Cuccinelli also accepted gifts from Williams and owned stock in his company, though an investigation last week found he did not violate the state's conflict of interest laws.
"This is a no-win situation for Cuccinelli," said Democratic strategist Mo Elleithee, a veteran of Virginia campaigns. "If Bob McDonnell somehow is able to remain in office, he'll be a daily reminder of Cuccinelli's own ethical challenges with Star Scientific. If Bolling assumes the governorship, not only will Cuccinelli still be under an ethical cloud, but the new governor will be a daily reminder of how even mainstream Republicans view him as too extreme."
Bolling's comments over the last few months to a spate of news organizations seem tailor-made for negative television ads and mail pieces: "Don't believe us? Here's what Virginia's own Republican governor had to say about Ken Cuccinelli ..."
Bolling has even left the door open to voting for Cuccinelli's Democratic opponent, Terry McAuliffe, who, he kindly pointed out, "takes a more pragmatic approach to politics and to governing."
At the moment, it doesn't seem the Bolling-as-governor scenario will come to pass.
Bolling is close with McDonnell and certainly isn't angling for the job. Though he's had designs on the governorship for years, taking over for McDonnell in the wake of scandal, with regular legislative business wrapped for the year, isn't much of a prize. Nor could Bolling suddenly decide to run for a full term -- the filing deadline to run in November passed in June.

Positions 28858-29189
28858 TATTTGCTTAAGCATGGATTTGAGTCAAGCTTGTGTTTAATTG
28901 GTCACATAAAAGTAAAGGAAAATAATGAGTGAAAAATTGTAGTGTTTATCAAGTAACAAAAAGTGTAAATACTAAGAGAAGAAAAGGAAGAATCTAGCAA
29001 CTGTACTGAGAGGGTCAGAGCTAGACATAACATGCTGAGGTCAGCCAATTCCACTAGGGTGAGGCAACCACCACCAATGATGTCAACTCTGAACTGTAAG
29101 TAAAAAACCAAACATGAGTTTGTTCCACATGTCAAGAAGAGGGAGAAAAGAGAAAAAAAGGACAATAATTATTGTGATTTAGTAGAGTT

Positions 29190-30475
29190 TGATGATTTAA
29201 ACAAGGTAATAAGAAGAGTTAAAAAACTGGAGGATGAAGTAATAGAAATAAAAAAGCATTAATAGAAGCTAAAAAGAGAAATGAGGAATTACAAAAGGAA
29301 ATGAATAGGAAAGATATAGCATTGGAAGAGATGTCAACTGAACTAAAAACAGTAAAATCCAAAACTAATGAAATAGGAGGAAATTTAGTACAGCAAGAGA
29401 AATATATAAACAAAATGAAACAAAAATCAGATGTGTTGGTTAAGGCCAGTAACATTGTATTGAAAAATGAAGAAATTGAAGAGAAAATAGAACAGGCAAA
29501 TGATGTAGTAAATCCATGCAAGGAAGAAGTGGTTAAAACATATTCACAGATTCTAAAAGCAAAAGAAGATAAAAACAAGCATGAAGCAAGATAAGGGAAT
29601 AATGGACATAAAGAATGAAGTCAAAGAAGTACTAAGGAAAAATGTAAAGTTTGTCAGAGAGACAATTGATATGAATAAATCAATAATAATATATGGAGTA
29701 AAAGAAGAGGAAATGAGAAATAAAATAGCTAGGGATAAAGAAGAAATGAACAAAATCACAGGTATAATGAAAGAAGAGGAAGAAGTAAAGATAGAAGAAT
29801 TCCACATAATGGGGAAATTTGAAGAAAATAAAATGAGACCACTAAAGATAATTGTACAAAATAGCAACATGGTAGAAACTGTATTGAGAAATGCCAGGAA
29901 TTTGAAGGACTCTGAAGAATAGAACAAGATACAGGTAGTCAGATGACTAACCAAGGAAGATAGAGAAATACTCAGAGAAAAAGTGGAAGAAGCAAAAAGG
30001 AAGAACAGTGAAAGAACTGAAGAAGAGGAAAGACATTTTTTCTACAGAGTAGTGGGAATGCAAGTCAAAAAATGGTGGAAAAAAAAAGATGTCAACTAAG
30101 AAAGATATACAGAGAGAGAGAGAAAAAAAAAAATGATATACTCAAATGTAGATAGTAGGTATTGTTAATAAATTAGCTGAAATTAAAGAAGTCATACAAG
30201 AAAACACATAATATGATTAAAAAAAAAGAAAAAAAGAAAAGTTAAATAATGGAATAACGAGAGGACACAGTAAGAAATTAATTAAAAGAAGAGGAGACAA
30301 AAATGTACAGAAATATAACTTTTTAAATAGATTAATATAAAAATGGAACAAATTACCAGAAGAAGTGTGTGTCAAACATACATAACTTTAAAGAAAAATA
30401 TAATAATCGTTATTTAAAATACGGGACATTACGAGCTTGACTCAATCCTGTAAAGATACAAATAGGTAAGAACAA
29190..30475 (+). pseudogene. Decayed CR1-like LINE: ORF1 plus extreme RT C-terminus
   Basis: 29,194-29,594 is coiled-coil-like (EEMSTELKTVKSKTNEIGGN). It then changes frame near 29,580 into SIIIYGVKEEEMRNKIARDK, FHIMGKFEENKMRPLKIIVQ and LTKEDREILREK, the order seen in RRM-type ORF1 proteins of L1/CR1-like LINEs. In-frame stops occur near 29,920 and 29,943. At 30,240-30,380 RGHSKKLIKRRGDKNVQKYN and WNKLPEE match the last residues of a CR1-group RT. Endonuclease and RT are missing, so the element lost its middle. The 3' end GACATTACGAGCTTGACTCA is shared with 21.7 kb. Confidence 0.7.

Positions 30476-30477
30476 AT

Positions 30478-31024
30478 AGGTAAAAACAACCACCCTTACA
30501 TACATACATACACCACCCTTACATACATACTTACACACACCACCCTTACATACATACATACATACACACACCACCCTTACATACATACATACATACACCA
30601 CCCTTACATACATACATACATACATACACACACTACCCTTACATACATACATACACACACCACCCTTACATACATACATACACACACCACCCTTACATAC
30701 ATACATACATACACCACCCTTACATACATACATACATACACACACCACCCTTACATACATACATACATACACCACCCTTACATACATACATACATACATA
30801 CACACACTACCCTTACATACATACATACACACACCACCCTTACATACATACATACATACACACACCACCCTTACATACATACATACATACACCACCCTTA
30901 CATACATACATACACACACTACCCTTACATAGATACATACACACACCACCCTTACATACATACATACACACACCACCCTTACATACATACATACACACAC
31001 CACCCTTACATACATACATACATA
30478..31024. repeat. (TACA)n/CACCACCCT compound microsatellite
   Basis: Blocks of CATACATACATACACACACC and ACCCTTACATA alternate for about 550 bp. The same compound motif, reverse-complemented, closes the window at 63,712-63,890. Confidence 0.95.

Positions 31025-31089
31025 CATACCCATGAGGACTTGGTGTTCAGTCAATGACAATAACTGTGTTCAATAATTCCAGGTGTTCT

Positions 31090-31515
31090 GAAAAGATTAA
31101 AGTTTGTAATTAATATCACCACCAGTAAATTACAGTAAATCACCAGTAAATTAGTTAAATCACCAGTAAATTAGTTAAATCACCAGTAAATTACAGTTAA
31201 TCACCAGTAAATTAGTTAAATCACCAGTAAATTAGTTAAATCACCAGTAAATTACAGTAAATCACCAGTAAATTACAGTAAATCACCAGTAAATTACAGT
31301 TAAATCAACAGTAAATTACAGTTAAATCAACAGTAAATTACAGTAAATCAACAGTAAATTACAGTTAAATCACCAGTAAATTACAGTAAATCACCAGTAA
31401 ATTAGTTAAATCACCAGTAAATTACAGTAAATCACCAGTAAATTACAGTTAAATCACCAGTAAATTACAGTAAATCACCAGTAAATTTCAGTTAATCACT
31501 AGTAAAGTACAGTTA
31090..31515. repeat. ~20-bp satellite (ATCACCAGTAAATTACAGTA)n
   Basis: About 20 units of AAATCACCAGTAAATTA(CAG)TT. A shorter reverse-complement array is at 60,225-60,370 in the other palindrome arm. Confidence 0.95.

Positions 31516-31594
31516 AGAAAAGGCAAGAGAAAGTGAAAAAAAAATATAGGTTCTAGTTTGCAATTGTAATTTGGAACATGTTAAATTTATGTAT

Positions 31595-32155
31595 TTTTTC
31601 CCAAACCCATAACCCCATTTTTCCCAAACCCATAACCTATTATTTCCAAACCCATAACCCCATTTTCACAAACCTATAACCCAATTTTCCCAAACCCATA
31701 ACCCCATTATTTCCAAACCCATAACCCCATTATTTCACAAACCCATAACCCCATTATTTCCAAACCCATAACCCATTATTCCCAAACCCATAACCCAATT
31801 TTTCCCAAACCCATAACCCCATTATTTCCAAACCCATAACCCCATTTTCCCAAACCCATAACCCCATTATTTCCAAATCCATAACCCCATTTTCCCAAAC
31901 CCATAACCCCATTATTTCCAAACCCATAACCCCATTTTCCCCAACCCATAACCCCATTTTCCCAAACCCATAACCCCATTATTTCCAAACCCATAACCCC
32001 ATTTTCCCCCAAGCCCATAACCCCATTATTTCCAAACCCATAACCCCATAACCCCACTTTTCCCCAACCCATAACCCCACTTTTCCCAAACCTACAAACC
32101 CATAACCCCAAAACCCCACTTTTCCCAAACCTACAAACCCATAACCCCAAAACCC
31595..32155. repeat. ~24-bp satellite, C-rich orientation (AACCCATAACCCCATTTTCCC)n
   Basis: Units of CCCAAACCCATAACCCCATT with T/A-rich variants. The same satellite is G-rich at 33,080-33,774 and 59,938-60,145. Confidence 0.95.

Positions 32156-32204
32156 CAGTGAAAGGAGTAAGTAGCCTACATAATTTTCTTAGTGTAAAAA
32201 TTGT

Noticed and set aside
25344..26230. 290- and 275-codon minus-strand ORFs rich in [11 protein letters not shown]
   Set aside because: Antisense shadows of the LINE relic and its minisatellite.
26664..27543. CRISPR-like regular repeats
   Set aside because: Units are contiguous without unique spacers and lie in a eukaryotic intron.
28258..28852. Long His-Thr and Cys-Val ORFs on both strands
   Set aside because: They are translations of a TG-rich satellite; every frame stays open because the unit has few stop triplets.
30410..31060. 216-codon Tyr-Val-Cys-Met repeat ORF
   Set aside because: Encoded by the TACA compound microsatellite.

Barring another devastating disclosure about the investigation, the only real pressure point for McDonnell as he braces for a tough final six months in office would be a chorus of resignation calls from legislators in his own party. But so far, not a single prominent Republican has called for McDonnell to leave office.
Meanwhile, McDonnell has hired a Washington-based crisis communications consultant and former U.S. attorney to fight back against federal investigators, and some of his supporters launched a legal defense fund last week.
Those aren't the actions of a man preparing to step aside.
But if he does, Cuccinelli and Virginia Republicans might only be trading in one headache for another.